What a wonderful article on the Eucharist (December/January AD2000) by Chris Hilder to follow so closely on the closing of the glorious Year of the Eucharist instituted by Pope John Paul II.
We who are looking for a reinvigorated Catholicism must surely begin our search here at the feet of Our Lord who is enacting the great sacrifice of his life so that we might be renewed and, more basically, redeemed.
Unfortunately, perhaps, the answer to the question, "Are you saved brother?" is not able to be answered unambiguously by us Catholics. Rather, many of us feel a pressing need to be 'saved' practically every day and frequent attendance at Mass drives us to be reconciled with him frequently.
We begin to appreciate his friendship, to long to spend time in his Eucharistic presence. Before these momentous truths surely differences among ourselves should begin to take on some sort of objectivity and perspective.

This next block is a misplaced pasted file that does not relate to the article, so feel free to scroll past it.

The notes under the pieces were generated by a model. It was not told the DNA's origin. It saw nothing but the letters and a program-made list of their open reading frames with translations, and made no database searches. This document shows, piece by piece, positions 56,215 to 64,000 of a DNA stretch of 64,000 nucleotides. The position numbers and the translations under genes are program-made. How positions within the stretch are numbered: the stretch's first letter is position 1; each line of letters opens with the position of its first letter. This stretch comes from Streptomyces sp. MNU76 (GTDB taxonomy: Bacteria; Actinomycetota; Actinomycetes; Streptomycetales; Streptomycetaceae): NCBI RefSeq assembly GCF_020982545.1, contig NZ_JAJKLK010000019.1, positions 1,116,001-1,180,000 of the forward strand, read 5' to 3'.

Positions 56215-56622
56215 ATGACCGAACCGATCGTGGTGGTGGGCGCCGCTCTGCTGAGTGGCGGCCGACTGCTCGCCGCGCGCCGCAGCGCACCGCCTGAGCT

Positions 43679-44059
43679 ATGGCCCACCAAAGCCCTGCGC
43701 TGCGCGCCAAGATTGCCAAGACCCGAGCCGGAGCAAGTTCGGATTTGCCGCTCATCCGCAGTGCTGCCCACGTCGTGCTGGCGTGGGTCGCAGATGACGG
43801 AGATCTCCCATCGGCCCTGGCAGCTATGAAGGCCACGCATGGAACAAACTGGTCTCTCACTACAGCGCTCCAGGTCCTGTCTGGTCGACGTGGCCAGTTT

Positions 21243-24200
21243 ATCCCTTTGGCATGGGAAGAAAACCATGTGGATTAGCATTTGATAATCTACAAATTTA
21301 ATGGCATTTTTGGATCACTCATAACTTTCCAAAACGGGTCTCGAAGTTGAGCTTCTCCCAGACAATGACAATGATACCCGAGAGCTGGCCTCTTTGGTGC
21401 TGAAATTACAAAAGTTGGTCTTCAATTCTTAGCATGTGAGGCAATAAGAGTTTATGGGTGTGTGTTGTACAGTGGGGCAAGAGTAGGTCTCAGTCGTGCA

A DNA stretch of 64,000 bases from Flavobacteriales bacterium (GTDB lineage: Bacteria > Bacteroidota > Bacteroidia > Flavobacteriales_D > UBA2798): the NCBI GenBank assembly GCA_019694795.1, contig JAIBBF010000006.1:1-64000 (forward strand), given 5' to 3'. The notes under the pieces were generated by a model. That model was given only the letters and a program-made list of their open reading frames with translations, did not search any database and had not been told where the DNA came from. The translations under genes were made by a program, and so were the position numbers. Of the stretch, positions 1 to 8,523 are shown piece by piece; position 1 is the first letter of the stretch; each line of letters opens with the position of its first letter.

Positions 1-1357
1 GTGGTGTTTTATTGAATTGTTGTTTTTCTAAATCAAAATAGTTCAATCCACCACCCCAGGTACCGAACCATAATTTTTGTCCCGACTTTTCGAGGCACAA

And yet precisely here we run into difficulties, with Jesus' major commandment, his most basic law, "to love one another", tending to become a stumbling block.
"Faith without good works is dead" and the good work Jesus impels us to is surely to love unconditionally. Pope Benedict XVI recently analysed the temptation and fall of Adam and Eve, demonstrating convincingly how we re-enact that fall in almost identical terms today.
How can we be saved in this crucial area? To whom shall we go Lord? It is you who have the words of eternal life.
It is precisely to Jesus in the Eucharist that we must cry out for help in our painful dilemma. Jesus continues his sacrifice for our sins in his Eucharistic presence. He is the Lamb slain but the one who stands before the Father (Revelations), pleading with his eloquent wounds on our behalf.
We need to see the Year of the Eucharist as a catalyst for our generation to study and enter more deeply into Jesus' Eucharistic mystery, the "source and summit of the Christian (and Catholic) life?" Is this not a challenge to us all to step back a while and review our situation in the light and grace of the Eucharist and move forward positively making John Paul II's "New Springtime" actually happen first of all in our own small corner of the world?